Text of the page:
What we've called "cross-boundary digital government" for the last decade or so has focused on standardization for shared technology services among programs within state-, local- or federal-government enterprises. After all, we don't want 50 email systems or data centers or networks within a single jurisdiction or agency. We want the efficiency and effectiveness of just a few.
But a focus on technology within jurisdictions or enterprises stops short of the larger and truly government-wide opportunities. We need to take advantage of the new opportunities that will be available with the changes in administration that will follow this year's elections.
For many years now, jurisdictions and their agencies have been consolidating networks, data centers and applications such as enterprise resource planning and customer relationship management. But in a huge number of other cases, information and technology can also be shared among cities, among states, and indeed among the many programs that would benefit from better coordination across the extensive diversity of city, county, special district, state and federal boundaries. Grant programs, for example, including the oceanic flows of financial and other transactions involved in Medicare and Medicaid services, have required standardization to coordinate federal, state and local activities.
But too many efforts to improve the sharing of information and technology remain excessively fragmented and duplicative. Yes, Michigan and Illinois have collaborated to improve the scale and efficiency of their Medicaid and Medicare processing, with the data-center work now handled by Michigan. And yes, Oakland County, Mich., has worked with the state and with local entities to offer criminal justice, GIS and other cloud-based services to smaller jurisdictions. And yes, Ohio has crafted GIS programs and services that now benefit nearly all the state's 88 counties (and many other entities). But cross-boundary initiatives like these are few and far between. Relative to the size of the opportunity, we've done very little to standardize and collaborate on a government-wide basis.
It's true that we've made some progress on the "down and in" agenda, taking advantage of the hierarchical power of mayors, county executives, governors and the president to encourage and enforce collaboration among the agencies they are responsible for. But we've not done enough on standardization and scale that require "up and out" negotiation. Small governments -- which in the aggregate are huge in terms of the volume of employees and numbers of citizens they serve -- are still too dependent on the vendor community for standardized applications, getting little support from the other governments they might work with. Local governments in particular have not been very interested, largely because they they've felt successful enough using old methods and, even more important, worry about losing control to "outsiders."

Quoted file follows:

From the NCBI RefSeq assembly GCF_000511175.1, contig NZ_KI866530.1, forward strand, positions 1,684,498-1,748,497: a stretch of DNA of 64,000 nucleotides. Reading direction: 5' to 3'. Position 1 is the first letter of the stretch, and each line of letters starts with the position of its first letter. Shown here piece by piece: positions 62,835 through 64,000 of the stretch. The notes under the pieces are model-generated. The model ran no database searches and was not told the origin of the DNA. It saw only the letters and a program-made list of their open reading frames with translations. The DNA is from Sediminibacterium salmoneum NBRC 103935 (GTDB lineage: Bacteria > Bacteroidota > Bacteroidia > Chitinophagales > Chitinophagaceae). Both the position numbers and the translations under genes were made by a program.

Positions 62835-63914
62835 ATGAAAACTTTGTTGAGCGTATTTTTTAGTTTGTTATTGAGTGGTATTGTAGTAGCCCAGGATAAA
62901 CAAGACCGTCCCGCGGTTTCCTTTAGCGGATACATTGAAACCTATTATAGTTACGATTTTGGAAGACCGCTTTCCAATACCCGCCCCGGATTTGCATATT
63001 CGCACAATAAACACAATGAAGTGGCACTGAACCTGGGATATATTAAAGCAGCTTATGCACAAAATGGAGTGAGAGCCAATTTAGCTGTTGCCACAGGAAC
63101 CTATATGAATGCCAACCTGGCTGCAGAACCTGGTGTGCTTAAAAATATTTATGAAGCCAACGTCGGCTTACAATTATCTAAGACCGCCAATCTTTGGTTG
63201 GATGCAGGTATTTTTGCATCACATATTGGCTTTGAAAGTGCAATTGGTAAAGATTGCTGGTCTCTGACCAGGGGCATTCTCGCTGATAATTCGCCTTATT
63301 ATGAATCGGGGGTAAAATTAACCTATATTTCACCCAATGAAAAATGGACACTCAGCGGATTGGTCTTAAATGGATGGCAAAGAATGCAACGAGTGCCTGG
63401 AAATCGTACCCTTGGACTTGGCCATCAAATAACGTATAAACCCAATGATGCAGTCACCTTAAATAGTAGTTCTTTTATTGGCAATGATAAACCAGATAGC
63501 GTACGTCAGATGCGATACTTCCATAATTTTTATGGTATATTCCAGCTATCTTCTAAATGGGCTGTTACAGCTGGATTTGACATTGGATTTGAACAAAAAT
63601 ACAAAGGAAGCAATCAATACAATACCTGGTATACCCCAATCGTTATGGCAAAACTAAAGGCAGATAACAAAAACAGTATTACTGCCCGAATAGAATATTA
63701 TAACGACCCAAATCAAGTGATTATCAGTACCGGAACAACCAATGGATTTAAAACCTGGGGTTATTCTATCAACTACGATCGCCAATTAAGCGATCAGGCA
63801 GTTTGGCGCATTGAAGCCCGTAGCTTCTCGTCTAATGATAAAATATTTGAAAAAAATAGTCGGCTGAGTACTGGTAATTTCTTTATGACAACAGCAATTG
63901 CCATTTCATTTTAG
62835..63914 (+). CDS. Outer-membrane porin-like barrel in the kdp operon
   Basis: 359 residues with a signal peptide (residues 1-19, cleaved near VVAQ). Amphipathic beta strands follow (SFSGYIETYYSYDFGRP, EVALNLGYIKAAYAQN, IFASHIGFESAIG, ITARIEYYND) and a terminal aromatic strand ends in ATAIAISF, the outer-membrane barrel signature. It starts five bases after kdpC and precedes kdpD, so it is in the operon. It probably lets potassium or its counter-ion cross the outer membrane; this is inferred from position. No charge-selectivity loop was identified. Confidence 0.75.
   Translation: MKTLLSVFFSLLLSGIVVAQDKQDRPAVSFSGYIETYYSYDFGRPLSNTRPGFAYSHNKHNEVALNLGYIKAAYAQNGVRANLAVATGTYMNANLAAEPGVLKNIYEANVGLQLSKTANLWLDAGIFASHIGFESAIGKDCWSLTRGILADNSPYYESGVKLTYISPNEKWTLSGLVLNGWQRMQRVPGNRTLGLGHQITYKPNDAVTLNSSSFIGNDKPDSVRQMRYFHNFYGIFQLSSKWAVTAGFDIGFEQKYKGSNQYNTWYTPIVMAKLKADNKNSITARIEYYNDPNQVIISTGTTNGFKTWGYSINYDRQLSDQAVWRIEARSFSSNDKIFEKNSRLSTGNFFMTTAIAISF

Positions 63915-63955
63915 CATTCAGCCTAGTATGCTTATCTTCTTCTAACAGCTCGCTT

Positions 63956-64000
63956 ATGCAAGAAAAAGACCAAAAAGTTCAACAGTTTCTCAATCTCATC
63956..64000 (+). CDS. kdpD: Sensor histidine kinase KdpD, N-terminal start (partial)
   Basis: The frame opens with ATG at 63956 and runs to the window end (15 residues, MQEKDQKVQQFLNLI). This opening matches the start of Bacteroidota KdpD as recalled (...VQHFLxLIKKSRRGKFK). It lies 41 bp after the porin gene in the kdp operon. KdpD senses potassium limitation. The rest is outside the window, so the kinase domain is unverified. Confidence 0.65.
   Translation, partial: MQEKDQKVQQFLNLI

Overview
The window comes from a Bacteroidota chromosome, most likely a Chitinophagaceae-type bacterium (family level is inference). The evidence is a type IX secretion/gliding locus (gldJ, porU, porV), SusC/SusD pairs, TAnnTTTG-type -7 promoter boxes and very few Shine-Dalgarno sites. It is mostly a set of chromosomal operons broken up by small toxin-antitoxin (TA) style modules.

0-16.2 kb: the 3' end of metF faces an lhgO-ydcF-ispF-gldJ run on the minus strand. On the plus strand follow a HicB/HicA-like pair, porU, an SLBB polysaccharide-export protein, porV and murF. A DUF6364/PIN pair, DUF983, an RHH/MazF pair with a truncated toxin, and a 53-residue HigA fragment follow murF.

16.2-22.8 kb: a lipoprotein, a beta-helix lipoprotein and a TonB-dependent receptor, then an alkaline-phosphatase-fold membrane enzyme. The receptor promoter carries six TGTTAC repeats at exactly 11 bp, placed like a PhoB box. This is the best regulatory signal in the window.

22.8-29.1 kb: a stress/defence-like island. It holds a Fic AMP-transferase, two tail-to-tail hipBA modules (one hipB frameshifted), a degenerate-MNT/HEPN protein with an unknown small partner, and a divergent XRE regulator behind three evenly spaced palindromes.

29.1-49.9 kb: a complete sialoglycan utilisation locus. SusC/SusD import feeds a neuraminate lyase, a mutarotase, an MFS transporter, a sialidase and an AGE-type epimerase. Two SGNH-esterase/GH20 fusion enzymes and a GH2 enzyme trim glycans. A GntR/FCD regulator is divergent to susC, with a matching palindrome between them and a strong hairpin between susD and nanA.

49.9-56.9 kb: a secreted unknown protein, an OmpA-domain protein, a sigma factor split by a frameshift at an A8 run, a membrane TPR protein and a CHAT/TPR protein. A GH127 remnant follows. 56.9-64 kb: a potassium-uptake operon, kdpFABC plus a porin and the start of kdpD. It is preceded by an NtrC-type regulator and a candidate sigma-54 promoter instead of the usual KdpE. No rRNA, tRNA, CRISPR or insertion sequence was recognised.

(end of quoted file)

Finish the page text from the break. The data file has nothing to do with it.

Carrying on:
All of this means we are not realizing economies from digital networks and software with enormous set-up costs that could be shared among larger communities of users. Even more important, it means we are losing the accountability and productivity that come when local activities and results can be readily compared to similar work at other times and places. It's easier to improve education, health care or garbage collection when performance and results can be measured and compared. These are business issues, not just technology issues.
Fortunately, the world has been changing. Even small governments have gotten more comfortable with using technology to reduce costs and improve services. These and other trends toward digital government will get a boost from this year's elections. Every election brings a window of opportunity as new administrations set up shop. If we are to take real advantage of a post-election 2017, however, we will need to be ready to move.
We first need to pull the right people together. We need to meld federal, state and local perspectives and insights. We need respected real-world practitioners, not just researchers and academics. We need transition teams, research institutions and governmental associations to identify, incentivize and prioritize actionable targets of opportunity. An effective government and society will need to rely much more on cross-boundary collaboration. A key priority now is to get ready for this on a government-wide basis.